NYT Editorial, October 14, 2006
The Bush administration loves to talk about the virtues of “sound science,” by which it usually means science that buttresses its own political agenda. But when some truly independent science comes along to threaten that agenda, the administration often ignores or minimizes it. The latest example involves the Environmental Protection Agency’s decision to reject the recommendations of experts inside and outside the government who had urged a significant tightening of federal standards regulating the amount of soot in the air.
At issue were so-called fine particles, tiny specks of soot that are less than one-thirtieth the diameter of a human hair. They penetrate deep into the lungs and circulatory system and have been implicated in tens of thousands of deaths annually from both respiratory and coronary disease. The E.P.A., obliged under the Clean Air Act to set new exposure levels every five years, tightened the daily standard. But it left unchanged the annual standard, which affects chronic exposure and which the medical community regards as more important.
In so doing, the agency rejected the recommendation of its own staff scientists and even that of its Clean Air Scientific Advisory Council, a 22-member group of outside experts that had recommended a significant tightening of the standards. Stephen Johnson, the agency administrator, claimed there was “insufficient evidence” linking health problems to long-term exposure. He added that “wherever the science gave us a clear picture, we took clear action,” noting also that “there was not complete agreement on the standard.”
One wonders how much evidence Mr. Johnson requires, and how “complete” an “agreement” must be before he takes action. A 20-2 vote in favor of stronger standards seems fairly convincing to us; likewise the unanimous plea for stronger standards from mainstream groups like the American Medical Association.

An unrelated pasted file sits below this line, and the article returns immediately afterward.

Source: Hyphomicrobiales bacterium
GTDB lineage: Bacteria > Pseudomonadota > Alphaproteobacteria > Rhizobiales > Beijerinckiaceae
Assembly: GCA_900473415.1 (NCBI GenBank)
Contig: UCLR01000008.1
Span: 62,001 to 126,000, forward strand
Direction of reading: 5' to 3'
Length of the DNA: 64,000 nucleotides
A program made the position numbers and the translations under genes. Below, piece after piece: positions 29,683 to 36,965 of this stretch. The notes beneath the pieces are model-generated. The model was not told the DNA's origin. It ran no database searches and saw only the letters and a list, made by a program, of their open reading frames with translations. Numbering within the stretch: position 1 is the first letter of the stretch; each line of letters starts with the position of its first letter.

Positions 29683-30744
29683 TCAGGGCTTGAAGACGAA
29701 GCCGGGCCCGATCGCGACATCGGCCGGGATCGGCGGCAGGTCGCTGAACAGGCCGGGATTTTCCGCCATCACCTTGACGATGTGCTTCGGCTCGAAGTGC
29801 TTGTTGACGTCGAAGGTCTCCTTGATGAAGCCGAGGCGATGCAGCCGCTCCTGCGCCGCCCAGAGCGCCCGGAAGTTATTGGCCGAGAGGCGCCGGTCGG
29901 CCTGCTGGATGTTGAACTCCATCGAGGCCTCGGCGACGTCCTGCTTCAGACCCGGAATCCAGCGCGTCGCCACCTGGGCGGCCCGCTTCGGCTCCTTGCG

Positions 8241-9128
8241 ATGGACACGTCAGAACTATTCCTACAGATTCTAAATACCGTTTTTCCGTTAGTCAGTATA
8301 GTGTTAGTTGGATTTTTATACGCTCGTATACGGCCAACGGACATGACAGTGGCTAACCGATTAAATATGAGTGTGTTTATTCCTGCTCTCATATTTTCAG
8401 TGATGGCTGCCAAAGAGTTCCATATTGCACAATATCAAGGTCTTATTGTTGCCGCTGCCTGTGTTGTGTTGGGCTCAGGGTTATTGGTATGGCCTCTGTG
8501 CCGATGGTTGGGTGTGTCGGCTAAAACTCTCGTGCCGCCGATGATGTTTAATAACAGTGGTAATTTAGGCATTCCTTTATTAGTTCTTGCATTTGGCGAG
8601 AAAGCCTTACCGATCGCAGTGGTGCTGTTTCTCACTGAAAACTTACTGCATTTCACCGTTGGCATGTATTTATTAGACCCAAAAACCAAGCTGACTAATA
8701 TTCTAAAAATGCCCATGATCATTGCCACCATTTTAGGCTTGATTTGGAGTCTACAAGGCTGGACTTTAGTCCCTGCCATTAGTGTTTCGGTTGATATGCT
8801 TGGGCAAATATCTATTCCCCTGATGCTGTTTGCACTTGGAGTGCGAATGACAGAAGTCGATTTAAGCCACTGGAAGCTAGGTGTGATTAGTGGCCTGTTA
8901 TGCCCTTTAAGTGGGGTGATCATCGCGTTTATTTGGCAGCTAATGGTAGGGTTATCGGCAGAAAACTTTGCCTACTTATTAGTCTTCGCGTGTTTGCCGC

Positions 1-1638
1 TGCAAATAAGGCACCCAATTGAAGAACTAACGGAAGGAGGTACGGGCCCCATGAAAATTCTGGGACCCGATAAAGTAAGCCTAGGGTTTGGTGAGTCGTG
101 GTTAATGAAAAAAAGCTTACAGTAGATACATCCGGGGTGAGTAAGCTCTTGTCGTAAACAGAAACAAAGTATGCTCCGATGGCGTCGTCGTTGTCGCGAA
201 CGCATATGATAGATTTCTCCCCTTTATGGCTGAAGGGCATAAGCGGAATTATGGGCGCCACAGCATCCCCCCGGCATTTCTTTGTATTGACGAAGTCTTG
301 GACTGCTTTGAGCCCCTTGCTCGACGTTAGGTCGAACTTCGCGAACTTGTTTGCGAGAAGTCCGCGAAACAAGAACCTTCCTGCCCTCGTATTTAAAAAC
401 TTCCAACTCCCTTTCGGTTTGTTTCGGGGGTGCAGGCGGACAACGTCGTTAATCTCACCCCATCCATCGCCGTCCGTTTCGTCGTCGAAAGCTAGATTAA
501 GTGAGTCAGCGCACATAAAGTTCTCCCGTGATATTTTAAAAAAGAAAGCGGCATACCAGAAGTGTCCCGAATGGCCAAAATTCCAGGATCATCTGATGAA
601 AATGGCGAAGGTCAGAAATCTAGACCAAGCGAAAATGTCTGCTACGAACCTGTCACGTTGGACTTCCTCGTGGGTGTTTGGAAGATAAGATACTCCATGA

The environmental and medical communities suspect that the administration’s main motive was to save the power companies and other industrial sources of pollution about $1.9 billion in new investment that the more protective annual standard would have required. But here, too, the administration appears to have ignored expert advice. Last Friday, the agency released an economic analysis showing that in exchange for $1.9 billion in new costs, the stronger annual standards could save as many as 24,000 thousand lives and as much as $50 billion annually in health care and other costs to society. Studies like these always offer a range of possible outcomes, but even at the lower end — 2,200 lives and $4.3 billion in money saved — the cost-benefit ratios are very favorable.
In the next year or so, the administration must decide whether to tighten the standards for another pollutant, ground-level ozone, which causes smog and is also associated with respiratory diseases. The scientific advisory committee has tentatively recommended that the ozone standard be tightened, citing new evidence of smog’s adverse effects. This time Mr. Johnson should pay more attention to the scientists and less to the political strategists in the White House.